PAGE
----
Leasing vs. buying comparisons depend in part on the interest rate of the car loan you get. However, if you are in a position to pay cash for the car rather than financing, that changes the comparison by removing the interest expense from buying. It is true that paying cash involves some opportunity cost in the form of lost earnings on that cash, but with savings account rates down near zero, this opportunity cost is drastically reduced these days.
4. Should you invest in a late-model car?
A way to avoid the initial depreciation hit is to buy a slightly-used car rather than a brand-new one. Face it, even a new car becomes slightly-used within a few months anyway. Buying a car with a few thousand miles already on it can vastly reduce the cost of ownership, and this might tip the balance towards buying rather than leasing.
5. Is this new car a need or a want?
Besides buying a used car, yet another option is holding onto the one you already have. If your vehicle still has some life left in it, you can really reduce your automotive costs by waiting a year or two before taking on a fresh set of payments. Why not get out of the pattern of making car payments a constant in your life?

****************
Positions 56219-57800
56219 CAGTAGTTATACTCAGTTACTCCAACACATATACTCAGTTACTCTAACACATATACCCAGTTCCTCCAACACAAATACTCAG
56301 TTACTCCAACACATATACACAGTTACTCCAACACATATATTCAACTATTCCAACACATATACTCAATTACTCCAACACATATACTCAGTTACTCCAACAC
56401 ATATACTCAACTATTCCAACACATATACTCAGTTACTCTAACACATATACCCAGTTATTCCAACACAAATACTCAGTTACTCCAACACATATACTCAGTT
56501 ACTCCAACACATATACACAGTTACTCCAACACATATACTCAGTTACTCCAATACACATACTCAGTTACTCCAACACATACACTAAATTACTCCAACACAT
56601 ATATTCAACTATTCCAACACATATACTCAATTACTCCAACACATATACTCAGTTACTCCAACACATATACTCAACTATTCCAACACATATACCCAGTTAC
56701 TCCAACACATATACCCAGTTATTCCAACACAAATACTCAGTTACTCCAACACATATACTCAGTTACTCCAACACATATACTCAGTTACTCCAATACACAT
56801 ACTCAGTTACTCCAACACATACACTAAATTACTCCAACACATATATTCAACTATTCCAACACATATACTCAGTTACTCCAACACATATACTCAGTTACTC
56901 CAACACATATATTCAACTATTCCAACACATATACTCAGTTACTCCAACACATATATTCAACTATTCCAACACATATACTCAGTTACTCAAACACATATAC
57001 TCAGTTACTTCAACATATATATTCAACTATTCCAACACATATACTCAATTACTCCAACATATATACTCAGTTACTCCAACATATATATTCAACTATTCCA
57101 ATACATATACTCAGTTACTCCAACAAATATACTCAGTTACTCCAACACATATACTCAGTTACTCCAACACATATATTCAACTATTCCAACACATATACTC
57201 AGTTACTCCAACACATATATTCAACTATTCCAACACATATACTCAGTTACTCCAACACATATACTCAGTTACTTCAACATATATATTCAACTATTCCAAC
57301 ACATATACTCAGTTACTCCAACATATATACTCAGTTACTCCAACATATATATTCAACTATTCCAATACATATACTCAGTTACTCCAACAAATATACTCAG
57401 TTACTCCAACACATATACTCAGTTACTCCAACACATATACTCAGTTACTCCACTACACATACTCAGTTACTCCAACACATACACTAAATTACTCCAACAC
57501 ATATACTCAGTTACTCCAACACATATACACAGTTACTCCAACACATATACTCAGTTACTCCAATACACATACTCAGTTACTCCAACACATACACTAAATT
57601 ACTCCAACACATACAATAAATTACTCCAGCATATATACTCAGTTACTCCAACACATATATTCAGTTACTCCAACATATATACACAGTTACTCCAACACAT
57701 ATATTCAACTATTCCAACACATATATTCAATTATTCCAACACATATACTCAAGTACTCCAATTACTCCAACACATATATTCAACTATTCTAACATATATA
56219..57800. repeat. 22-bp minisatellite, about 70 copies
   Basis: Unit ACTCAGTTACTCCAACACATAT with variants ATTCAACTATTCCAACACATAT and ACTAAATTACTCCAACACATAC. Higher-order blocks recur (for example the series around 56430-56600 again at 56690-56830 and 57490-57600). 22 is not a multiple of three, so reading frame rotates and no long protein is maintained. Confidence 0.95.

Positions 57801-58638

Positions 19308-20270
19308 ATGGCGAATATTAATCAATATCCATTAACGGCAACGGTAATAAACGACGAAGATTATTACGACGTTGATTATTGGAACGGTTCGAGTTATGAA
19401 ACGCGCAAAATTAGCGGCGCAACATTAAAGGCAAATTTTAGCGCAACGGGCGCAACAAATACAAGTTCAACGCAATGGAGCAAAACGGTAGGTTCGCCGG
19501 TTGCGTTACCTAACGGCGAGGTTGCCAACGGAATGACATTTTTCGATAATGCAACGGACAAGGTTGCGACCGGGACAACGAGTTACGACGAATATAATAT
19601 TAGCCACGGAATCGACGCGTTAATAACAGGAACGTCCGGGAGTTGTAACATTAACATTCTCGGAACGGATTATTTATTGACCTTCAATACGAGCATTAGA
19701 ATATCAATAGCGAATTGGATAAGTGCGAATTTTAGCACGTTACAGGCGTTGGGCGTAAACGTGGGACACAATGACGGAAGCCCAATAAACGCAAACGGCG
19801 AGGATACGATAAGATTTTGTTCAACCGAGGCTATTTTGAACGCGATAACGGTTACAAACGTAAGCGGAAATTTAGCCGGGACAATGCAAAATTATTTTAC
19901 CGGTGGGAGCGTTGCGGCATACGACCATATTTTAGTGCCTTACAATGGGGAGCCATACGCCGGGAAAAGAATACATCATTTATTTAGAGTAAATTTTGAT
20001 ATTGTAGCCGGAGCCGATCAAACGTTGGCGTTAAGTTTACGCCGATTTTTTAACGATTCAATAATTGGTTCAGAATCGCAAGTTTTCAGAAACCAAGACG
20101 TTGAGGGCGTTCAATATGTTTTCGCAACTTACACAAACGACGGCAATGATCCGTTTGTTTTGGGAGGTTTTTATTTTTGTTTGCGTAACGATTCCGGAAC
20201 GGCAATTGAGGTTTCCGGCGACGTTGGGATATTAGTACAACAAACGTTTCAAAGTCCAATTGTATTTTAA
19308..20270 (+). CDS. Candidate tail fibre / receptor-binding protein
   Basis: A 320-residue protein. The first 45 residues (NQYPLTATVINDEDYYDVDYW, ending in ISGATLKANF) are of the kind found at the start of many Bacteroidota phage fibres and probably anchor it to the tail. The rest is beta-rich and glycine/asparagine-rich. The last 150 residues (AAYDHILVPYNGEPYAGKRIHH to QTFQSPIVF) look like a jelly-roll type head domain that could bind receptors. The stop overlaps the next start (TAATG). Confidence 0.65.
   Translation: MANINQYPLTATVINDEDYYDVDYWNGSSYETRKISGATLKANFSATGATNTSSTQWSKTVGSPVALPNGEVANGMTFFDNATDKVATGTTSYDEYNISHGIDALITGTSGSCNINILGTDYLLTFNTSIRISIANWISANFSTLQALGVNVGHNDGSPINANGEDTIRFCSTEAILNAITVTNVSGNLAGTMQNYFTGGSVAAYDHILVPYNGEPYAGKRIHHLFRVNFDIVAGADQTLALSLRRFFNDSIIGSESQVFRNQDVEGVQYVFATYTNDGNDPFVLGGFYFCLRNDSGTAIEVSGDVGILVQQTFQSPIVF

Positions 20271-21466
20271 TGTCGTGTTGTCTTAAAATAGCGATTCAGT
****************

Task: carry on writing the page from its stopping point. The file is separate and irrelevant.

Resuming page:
6. How often do you get a new vehicle?
This is an important question. People who hold onto their vehicles for a long time get a lot of low-cost value out of ownership because depreciation is spread out over a greater number of years. On the other hand, if you like getting a new car every couple years, leasing might be a better option for you.
7. How predictable are your driving habits?
The predictability of your driving habits is crucial because leases often carry steep penalties if you exceed a mileage limit or put excessive wear on the vehicle. Make sure you have thought through how much you intend to drive and whether or not you tend to be hard on your vehicles before you commit to lease terms that may subject you to substantial penalties.
This car-owning decision can be as emotional as it is financial. Some people find there is no substitute for the feeling of owning a car, whereas others feel that leasing provides a form of safety net. Still, even if you let one of these personal biases influence your decision, you should still work through the numbers to see how much you might be paying for that bias.
Comment: How did you decide whether to buy or lease your current car?